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The Trotsky leaves farce at the door 

Star Jay Baruchel delivers an irony-free performance that gives the film its heart.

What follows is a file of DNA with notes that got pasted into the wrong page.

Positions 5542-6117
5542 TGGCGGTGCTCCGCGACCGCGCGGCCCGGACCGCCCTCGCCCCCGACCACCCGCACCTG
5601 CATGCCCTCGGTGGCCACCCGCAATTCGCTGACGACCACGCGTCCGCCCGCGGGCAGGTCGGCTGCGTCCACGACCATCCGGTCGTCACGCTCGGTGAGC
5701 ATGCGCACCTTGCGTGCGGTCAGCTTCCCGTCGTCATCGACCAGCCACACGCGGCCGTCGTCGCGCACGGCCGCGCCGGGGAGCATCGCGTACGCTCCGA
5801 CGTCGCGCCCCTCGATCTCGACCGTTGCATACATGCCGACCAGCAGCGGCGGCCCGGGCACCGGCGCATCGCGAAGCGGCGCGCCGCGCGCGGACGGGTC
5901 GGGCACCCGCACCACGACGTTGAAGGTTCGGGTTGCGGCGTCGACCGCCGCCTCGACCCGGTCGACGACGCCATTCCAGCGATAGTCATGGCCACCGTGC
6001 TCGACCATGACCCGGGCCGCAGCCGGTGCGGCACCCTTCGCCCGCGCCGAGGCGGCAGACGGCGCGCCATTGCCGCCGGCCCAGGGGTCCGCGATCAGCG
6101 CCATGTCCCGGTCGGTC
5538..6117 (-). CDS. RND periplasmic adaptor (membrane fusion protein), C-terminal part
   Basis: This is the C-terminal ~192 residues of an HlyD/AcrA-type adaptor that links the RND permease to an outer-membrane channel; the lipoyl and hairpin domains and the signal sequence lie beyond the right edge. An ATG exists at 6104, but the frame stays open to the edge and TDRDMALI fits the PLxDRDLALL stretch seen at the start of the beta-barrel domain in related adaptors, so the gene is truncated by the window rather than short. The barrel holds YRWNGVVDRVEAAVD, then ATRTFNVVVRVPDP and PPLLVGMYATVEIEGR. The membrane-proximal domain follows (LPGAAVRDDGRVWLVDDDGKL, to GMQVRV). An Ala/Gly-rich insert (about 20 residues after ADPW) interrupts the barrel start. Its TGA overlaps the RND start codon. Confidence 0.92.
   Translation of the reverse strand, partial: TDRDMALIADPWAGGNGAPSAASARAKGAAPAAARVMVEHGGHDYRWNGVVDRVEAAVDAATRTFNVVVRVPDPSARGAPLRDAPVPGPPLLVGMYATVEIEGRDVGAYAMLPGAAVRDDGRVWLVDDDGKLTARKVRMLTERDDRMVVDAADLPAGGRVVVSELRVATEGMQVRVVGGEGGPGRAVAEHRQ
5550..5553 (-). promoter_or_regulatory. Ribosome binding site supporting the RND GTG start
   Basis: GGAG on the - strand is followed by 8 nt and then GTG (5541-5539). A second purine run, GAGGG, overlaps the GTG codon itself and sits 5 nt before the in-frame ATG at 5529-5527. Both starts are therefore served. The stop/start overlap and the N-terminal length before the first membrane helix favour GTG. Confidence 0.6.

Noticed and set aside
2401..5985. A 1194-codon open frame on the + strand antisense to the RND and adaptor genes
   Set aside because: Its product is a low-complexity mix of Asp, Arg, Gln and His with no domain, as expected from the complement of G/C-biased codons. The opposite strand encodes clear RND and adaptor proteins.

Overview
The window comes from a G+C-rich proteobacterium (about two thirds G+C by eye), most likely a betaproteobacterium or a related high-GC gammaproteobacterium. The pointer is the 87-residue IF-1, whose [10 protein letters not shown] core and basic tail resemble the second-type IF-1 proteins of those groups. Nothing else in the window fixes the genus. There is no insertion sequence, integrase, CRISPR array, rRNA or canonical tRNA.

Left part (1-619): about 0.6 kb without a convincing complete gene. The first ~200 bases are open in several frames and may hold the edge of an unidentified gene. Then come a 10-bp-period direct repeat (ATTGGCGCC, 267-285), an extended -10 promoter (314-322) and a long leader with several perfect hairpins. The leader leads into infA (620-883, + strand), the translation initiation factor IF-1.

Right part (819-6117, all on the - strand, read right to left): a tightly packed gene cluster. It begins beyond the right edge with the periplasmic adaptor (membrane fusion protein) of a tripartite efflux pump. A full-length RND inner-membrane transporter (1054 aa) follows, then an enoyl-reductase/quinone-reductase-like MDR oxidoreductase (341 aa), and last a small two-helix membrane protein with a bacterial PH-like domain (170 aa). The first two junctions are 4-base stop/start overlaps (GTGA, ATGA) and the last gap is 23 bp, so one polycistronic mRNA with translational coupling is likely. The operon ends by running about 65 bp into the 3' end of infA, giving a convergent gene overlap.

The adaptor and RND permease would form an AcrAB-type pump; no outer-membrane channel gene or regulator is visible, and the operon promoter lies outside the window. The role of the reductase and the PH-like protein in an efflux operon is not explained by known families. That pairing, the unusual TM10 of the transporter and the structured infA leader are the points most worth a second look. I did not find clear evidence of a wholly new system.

Don't be fooled by the title or the premise---The Trotsky is neither a political screed nor a broad farce, despite the fact that it concerns a Montreal teenager who thinks he's the reincarnation of communist hero Leon Trotsky. With help from star Jay Baruchel and a cast of fine Canadian actors, writer-director Jacob Tierney has instead constructed a warm, witty comedy about adolescence and collective action. Leon Bronstein is both brilliant and delusional, but Baruchel's irony-free performance lends the character credibility and gives the movie its heart. Tierney's restrained approach prevents some scenes from reaching their comic potential, yet The Trotsky's fearless intelligence---this is a movie that gets its laughs from Eisenstein references and zingers like "Are you my Stalin" ---more than makes up for its flaws.


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